John and Helen Meyer, the founders of Californian loudspeaker giant Meyer Sound, have paid tribute to Claude Nobs, the founder of the Montreux Jazz Festival, who died last week after a skiing accident.
“We are greatly saddened by the news of Claude Nobs's untimely death,” said the Meyers in a message posted on the company’s website. “Claude was a long-time personal friend and collaborator for nearly 40 years. He was instrumental in the development of many of our products, and his contributions to the world of festivals and music are unparalleled. Claude will be sorely missed.”
Nobs launched the festival in 1967 and, over the years, the fortnight-long event has attracted some of the biggest names from across the musical landscape, including David Bowie, Miles Davis, Prince, Radiohead and Bob Dylan. The Meyer family’s friendship with Nobs led Meyer Sound to become a technical supporter of the event from 1986 onwards.
According to press sources, Nobs, 76, was injured on Christmas Eve while cross-country skiing near his home in the mountainside village of Caux. He fell into a coma and died on 10 January.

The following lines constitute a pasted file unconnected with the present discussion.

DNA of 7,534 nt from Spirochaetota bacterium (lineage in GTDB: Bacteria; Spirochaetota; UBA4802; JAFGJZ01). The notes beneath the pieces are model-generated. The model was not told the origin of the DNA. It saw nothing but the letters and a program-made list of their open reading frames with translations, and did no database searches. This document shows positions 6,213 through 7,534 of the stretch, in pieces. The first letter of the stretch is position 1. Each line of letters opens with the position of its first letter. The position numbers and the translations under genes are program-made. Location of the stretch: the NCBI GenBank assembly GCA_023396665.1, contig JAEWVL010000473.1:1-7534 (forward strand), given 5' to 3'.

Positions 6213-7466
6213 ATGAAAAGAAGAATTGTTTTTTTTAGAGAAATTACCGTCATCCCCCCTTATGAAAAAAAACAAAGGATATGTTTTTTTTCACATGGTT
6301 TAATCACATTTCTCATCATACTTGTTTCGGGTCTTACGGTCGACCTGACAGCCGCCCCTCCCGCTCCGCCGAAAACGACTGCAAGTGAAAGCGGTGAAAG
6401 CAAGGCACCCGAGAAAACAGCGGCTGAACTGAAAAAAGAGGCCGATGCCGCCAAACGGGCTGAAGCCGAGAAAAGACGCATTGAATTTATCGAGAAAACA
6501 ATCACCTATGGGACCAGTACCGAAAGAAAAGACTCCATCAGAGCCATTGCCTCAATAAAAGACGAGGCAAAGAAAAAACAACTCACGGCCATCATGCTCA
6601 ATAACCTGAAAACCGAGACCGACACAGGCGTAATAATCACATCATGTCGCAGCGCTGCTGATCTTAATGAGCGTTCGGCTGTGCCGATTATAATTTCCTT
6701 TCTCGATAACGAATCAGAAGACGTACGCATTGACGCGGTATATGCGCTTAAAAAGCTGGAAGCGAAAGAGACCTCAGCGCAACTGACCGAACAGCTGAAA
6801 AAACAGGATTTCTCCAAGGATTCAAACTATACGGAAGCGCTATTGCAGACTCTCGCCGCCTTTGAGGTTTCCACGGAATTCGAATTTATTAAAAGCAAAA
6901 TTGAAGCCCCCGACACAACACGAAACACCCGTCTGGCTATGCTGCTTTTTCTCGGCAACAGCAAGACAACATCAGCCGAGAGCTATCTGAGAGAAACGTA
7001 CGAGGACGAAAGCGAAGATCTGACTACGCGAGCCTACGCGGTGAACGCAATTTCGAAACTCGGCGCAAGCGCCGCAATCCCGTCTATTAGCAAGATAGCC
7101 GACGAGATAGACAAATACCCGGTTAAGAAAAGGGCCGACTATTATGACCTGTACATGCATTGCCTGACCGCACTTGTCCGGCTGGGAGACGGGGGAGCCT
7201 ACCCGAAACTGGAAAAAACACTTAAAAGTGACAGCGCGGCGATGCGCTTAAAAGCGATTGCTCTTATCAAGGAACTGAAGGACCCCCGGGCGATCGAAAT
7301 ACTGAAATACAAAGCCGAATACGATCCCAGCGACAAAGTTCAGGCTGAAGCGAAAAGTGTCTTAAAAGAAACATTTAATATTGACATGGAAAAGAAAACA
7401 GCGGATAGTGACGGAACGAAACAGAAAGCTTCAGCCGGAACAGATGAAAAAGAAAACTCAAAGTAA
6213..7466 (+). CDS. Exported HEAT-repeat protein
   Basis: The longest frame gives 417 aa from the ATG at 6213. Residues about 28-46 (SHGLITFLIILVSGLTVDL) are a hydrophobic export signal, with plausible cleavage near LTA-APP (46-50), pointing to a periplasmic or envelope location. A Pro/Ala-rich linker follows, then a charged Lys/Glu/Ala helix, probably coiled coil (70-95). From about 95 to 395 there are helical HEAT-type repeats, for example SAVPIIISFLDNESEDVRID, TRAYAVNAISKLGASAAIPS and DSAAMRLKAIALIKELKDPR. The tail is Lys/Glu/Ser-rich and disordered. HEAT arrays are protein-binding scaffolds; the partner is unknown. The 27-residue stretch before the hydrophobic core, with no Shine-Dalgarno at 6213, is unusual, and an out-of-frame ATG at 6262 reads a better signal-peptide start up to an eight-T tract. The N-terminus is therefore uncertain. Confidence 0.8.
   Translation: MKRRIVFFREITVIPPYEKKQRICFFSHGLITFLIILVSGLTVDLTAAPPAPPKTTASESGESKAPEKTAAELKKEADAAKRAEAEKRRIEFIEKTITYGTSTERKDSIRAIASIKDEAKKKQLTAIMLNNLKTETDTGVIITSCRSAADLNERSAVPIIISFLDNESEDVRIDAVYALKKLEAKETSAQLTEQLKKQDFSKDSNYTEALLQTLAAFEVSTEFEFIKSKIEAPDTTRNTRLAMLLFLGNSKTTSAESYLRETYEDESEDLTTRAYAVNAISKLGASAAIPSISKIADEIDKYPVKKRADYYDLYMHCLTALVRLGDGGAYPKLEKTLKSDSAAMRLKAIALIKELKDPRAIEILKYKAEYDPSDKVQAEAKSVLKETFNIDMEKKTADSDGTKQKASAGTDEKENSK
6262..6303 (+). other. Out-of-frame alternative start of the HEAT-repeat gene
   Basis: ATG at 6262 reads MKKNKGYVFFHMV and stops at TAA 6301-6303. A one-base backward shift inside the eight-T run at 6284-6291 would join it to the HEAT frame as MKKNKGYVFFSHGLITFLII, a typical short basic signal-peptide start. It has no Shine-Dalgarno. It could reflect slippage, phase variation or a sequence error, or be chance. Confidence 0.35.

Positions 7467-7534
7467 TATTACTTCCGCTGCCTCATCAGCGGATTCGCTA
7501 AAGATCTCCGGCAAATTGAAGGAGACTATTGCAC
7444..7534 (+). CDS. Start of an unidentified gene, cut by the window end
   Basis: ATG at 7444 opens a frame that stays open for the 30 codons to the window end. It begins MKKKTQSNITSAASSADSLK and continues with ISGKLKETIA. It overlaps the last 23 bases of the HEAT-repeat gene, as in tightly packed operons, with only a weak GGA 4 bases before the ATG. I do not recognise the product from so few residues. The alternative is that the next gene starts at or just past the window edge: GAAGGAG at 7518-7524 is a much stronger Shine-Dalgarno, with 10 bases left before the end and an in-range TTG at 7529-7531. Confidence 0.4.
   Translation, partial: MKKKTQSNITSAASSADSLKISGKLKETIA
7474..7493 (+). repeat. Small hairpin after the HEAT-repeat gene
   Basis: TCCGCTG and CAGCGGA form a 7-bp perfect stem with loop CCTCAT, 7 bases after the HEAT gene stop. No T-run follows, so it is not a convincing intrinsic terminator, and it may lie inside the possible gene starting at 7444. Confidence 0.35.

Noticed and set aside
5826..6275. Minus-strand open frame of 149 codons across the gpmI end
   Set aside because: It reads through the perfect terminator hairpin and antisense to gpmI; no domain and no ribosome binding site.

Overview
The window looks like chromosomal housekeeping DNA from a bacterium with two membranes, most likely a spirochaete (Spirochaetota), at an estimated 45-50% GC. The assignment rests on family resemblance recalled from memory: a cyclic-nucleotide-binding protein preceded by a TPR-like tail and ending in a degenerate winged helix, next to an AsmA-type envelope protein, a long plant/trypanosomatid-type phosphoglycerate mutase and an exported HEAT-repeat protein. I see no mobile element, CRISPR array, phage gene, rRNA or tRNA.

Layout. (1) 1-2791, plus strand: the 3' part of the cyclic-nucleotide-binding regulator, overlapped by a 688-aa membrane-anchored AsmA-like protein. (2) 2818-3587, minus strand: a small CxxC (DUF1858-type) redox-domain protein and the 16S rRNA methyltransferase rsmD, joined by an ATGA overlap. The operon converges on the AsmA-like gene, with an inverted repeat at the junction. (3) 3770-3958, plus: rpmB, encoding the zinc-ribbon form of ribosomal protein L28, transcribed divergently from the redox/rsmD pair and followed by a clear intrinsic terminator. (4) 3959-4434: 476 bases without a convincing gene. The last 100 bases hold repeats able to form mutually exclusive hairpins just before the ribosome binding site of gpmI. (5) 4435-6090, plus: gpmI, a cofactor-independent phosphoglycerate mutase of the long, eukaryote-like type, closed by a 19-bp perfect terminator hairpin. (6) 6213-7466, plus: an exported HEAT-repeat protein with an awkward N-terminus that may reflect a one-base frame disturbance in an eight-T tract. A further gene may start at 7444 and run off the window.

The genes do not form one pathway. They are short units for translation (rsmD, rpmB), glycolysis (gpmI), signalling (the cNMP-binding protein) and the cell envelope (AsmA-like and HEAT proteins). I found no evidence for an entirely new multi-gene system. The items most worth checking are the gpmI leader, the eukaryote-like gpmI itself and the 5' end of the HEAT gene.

General manager and creative director of the festival, Nobs was known as ‘Funky Claude’ after he was referred to in the Deep Purple song Smoke on the Water, which recounts the story of a fire at the Montreux casino in 1971.
UK & Ireland sales manager for Meyer Sound, Roger Harpum – who has spent many summers working on the festival in a technical and support capacity – told PSNEurope: “I was deeply saddened by the news of his death, a little stunned to be honest. I'd met Claude again recently and he was his usual exuberant self.”
(Top picture © 2007 Lionel Flusin, Montreux Jazz Festival Foundation;
© 2007 Lionel Flusin - Montreux Jazz Festival Foundation bottom picture © Claude Nobs Archives)